New mums and pregnant women more isolated than ever

Parenting experts warn of maternal mental wellbeing risk as 86% of pregnant women and new mothers report lack of social interaction despite UK lockdown easing

Mums are confused and isolated by lockdown restrictions across the UK, according to new research from motherhood app Mush and pregnancy charity Tommy’s, raising concerns about maternal mental wellbeing in the wake of coronavirus.

A survey of 765 new or expectant mothers found just 14% say they are getting enough human interaction since the pandemic hit – a shocking but perhaps not surprising figure, given that the research also showed two-thirds (67%) of mums haven’t met up with anyone outside their family in the four months since lockdown measures were introduced.

Loneliness has been shown to raise the risk of conditions such as depression and anxiety, and as many as one in five women develop a mental health problem during pregnancy or in the first year after the birth of their baby, so Tommy’s and Mush are encouraging mums to find socially distant ways to connect with friends and support mental wellbeing.

New mum Anna Mills, who had a baby in April, said: “I was self-isolating during pregnancy and was very nervous to go out, particularly on my own. Now I’ve had my baby, I still don’t want to take her out anywhere or socialise with others, as some people come way too close. I’ve found it worrying as a first-time mum – not the enjoyable experience I’m supposed to be having.”

When asked why they still haven’t seen anyone now that lockdown is easing, a quarter (25%) cited concerns about their health and their baby’s safety, and a fifth (20%) didn’t feel confident enough. Worryingly, almost half (47%) just didn’t know anyone they could meet up with, possibly because antenatal groups and baby classes haven’t been available. Contrary to popular belief that we’re all spending more time online, most (60%) mums hadn’t done any virtual activities, which Tommy’s and Mush recommend to help expectant and new parents connect safely.

Tommy’s midwifery manager Kate Marsh explained: “We’re hearing from many new and expectant parents who aren’t sure where to go for support in lockdown. Tommy’s midwives and other healthcare professionals are still here for anyone struggling with physical or mental health concerns during pregnancy and after birth. Informal and peer support is really important too, but the pandemic has made it harder to build that network of ‘mum friends’, so we’re keen to help kickstart those connections with our fantastic online community. It’s understandable to be anxious but there are lots of ways for mums to socialise safely.”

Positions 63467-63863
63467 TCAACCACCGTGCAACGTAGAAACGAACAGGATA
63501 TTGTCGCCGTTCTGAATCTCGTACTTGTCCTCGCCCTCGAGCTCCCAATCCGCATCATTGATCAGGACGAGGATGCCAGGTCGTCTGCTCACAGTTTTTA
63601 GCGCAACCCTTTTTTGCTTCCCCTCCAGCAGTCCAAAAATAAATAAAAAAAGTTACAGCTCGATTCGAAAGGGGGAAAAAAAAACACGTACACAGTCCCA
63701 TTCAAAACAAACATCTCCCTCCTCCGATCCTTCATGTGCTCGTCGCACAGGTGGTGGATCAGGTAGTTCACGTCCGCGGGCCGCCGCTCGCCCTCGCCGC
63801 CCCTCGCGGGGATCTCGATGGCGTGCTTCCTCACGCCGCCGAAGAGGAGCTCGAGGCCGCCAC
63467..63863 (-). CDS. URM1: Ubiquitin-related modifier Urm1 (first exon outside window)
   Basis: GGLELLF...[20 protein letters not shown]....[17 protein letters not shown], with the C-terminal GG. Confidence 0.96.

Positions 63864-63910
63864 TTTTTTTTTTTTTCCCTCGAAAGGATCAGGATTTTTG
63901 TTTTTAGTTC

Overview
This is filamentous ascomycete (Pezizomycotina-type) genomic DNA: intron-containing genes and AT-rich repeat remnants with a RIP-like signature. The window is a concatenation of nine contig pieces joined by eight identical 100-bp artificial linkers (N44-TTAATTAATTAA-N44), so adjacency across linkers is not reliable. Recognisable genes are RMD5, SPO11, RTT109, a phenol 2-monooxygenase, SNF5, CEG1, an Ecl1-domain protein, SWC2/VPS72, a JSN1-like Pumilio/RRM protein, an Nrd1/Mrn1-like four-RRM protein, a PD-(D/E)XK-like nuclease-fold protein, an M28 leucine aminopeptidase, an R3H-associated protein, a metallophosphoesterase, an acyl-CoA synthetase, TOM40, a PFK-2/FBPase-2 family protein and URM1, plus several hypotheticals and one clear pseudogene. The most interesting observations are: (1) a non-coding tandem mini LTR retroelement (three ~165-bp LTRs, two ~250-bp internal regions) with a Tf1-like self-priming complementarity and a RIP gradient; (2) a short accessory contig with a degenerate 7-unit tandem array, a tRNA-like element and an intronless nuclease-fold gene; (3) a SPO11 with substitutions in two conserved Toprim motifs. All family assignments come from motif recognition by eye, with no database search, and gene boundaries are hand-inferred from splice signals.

Almost half (46%) of the mothers surveyed didn’t fully understand what they’re allowed to do now that restrictions are easing, and the vast majority (87%) expressed some anxiety about going out and meeting people, so Mush and Tommy’s have teamed up to encourage mums to socialise safely. While online communities like Tommy’s PregnancyHub and video calls with loved ones may be more suitable for pregnant women who are still classed as vulnerable, Mush suggest socially distant buggy walks and outdoor picnics as ways for mums to get together while following the latest government guidelines.

Mush founder Katie Massie-Taylor commented: “Getting out and seeing other women going through the same thing as you makes a huge difference to your ability to cope with the huge transition to motherhood, let alone enjoy it! We heard from our community how hard it has been for them in the last few months, and we want to make sure they know that now is the time to safely start socialising again, and reaping the benefits from a peer support network. Don’t let not knowing anyone yet stop you; Mush is designed exactly for mums to find others like them.”

Midwives at Tommy’s saw a staggering 80% rise in demand for their expert advice through the charity’s Pregnancy Line in the first month of lockdown, as the pandemic left expectant and new parents struggling to get the support they need. Mums can find relevant coronavirus information and guidance on the Tommy’s website, as well as asking questions to Amazon Alexa and Google Assistant through new Tommy’s Midwife voice skill.

To find local women at the same stage of pregnancy or with a baby the same age, download the free Mush app or look up #mushmums on social media. For midwife-led information and support visit tommys.org/pregnancy or search Tommy’s Pregnancy Hub on social media.

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